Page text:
Individual Essences and Bare Identities

Penelope Mackie

in How Things Might Have Been

Published in print April 2006 | ISBN: 9780199272204
Published online September 2006 | e-ISBN: 9780191604034 | DOI:
 Individual Essences and Bare Identities

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This chapter introduces the question of whether ordinary individuals have non-trivial individual essences: essential properties that are not only necessary but also sufficient for their identities in all possible worlds. It argues that the issue is important, for if there are no such non-trivial individual essences for ordinary individuals, we are forced to choose from what may seem to be an unpalatable list of options: either the identities of these individuals across possible worlds can be ‘bare’ identities, or their transworld identities can be ‘extrinsically determined’, or — unless we abandon de re modal claims about such individuals entirely — we must interpret those de re modal claims in terms of counterpart theory rather than identity across possible worlds. Two arguments for non-trivial individual essences are considered. The first is an ‘indiscernibility argument’ that is related to an argument presented by Robert Adams for ‘primitive thisness’. The second is based on an argument presented by Graeme Forbes. The distinction between ‘trivial’ and ‘non-trivial’ individual essences is explained, and the relation between the theses that there can be ‘bare’ transworld identities and that there can be ‘haecceitistic’ (non-qualitative) differences between possible worlds is discussed.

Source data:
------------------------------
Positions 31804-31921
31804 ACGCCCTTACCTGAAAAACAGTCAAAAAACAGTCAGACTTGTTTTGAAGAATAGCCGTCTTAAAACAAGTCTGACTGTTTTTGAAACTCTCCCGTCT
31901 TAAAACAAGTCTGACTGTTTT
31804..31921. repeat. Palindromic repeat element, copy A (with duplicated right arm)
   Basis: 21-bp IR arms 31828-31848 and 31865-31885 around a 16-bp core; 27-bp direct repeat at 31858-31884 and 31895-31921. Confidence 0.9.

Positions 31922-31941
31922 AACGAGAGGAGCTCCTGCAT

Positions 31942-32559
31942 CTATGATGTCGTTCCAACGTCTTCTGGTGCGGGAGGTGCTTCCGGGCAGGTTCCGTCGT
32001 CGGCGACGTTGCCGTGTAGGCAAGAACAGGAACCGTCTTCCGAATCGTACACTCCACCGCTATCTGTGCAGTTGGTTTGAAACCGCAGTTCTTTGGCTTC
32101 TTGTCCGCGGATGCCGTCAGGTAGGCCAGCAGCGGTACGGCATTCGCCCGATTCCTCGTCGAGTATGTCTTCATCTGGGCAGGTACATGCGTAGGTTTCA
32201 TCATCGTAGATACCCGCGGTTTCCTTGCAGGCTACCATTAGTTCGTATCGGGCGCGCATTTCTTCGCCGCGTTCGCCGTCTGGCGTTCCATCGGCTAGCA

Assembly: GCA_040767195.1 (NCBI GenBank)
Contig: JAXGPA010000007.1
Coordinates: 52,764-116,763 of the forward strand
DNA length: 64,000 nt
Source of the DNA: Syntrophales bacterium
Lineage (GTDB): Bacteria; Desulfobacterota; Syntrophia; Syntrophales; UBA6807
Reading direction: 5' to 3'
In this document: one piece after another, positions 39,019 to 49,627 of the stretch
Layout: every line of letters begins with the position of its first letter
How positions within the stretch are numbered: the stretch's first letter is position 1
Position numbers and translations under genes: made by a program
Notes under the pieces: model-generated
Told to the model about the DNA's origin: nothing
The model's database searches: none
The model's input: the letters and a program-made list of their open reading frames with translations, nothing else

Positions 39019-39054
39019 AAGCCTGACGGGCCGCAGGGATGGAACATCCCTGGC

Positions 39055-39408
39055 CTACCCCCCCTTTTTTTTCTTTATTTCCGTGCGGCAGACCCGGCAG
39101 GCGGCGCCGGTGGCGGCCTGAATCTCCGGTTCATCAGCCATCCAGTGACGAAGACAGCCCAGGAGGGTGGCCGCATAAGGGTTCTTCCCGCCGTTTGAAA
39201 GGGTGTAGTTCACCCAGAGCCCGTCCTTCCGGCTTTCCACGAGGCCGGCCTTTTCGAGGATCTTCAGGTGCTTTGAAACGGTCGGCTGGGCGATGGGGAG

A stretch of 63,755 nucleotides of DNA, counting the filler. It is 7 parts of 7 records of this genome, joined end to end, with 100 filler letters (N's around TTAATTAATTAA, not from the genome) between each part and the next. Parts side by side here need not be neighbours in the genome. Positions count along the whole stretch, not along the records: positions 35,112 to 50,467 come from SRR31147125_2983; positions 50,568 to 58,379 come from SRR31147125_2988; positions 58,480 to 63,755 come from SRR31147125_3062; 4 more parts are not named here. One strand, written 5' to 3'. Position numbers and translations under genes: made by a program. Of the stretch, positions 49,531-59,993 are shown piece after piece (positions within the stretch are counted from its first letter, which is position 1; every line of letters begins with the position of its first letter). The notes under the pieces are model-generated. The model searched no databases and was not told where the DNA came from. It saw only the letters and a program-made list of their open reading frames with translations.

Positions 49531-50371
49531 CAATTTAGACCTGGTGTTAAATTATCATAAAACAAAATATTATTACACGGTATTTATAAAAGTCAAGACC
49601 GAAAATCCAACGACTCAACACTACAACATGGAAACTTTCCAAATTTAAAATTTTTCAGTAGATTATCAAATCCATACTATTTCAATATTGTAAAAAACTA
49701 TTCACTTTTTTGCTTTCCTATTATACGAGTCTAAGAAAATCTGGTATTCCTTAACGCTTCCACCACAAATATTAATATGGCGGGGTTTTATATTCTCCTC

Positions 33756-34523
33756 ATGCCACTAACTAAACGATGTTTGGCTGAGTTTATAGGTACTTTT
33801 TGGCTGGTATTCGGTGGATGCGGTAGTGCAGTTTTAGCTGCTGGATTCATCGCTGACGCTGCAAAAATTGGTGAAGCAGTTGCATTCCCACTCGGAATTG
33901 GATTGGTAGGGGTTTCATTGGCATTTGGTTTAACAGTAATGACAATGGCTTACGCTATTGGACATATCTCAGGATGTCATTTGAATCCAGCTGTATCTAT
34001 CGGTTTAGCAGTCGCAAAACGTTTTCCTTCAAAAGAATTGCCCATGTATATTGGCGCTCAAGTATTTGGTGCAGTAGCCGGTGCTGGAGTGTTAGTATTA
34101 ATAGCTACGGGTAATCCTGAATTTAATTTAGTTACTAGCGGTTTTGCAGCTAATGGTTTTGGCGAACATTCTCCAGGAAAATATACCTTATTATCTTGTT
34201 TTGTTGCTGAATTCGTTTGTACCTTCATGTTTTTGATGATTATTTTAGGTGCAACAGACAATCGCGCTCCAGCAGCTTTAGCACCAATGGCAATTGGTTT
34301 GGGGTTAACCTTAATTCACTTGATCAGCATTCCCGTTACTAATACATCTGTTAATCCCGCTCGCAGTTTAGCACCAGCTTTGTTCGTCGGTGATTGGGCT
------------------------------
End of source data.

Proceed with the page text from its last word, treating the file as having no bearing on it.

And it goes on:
Keywords: Adams; bare identities; Forbes; haecceitism; incompatible essential property; indiscernibility; individual essence; multiple occupancy; possible world; reduplication

Chapter.  12991 words. 

Subjects: Metaphysics

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